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William Markham ('The church militant')

4 of 10 portraits of William Markham

William Markham ('The church militant'), by James Gillray, published by  William Humphrey, published 5 September 1779 - NPG D12279 - © National Portrait Gallery, London

© National Portrait Gallery, London

William Markham ('The church militant')

by James Gillray, published by William Humphrey
hand-coloured etching, published 5 September 1779
9 5/8 in. x 13 7/8 in. (245 mm x 353 mm) paper size
Purchased, 1947
Reference Collection
NPG D12279


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Sitterback to top

  • William Markham (1719-1807), Archbishop of York; Headmaster of Westminster School. Sitter in 10 portraits.

Artistsback to top

  • James Gillray (1756-1815), Caricaturist. Artist associated with 881 portraits, Sitter in 7 portraits.
  • William Humphrey (1742?-before 1815), Engraver and printseller. Artist associated with 69 portraits.

This portraitback to top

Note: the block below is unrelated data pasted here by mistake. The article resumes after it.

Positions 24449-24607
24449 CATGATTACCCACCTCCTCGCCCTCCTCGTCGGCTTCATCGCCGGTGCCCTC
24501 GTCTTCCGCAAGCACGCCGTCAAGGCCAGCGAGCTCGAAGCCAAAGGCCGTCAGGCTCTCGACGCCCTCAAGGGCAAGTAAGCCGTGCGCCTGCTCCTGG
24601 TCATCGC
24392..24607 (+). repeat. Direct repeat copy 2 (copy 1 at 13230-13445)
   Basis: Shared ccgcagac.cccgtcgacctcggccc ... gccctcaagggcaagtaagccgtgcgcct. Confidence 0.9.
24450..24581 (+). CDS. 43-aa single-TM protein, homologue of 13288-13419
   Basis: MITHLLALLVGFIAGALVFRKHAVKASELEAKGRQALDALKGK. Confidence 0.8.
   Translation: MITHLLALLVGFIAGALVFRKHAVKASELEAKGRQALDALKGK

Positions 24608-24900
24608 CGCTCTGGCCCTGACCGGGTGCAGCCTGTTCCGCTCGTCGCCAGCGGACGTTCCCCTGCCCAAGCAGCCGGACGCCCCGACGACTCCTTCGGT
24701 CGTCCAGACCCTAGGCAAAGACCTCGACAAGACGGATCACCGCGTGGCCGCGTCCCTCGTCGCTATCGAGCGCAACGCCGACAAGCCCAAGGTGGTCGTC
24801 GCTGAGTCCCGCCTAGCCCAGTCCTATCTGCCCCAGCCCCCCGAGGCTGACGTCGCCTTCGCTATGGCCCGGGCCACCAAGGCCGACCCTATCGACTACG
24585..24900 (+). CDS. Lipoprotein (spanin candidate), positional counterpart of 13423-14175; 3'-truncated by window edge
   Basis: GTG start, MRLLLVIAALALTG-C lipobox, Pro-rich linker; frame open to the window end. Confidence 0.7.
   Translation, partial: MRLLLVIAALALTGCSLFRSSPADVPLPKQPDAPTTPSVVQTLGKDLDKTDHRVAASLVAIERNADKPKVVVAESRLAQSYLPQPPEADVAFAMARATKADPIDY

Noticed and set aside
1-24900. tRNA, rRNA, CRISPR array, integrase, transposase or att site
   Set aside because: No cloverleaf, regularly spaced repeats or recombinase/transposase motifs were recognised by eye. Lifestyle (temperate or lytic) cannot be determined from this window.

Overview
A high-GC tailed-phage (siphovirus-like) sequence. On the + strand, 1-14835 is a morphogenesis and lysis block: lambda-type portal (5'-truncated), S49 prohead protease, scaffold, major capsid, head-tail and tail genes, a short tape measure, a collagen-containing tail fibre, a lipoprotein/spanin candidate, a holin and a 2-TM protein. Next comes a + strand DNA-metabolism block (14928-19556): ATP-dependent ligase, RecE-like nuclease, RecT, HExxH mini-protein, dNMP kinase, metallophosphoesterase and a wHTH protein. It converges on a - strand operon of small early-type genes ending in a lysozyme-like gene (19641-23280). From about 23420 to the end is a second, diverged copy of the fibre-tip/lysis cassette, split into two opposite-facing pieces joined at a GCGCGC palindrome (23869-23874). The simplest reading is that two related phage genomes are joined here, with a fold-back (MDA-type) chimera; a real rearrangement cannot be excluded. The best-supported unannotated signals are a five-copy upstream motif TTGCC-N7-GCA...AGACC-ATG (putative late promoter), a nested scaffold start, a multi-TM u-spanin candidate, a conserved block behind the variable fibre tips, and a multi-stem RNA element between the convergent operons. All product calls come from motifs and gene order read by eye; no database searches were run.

In this early etching Gillray shows the Church to be greedy, self-serving and militaristic. A motley procession of armed clerics are led in a weary procession by the corpulent William Markham, Archbishop of York (1777-1807), on horseback holding a drawn sword. Two young choristers lead the singing. Their chorus is corrupted by the bishops behind who sing 'Give us good beef in store, when that's gone send us more, and the key of the cellar door, that we may drink. From labour and industry - good lord deliver us'. The subject of this satire was the belligerent Markham who was attacked by the Whig opposition in the House of Lords for allegedly inspiring the Church's support of the war against the American colonies.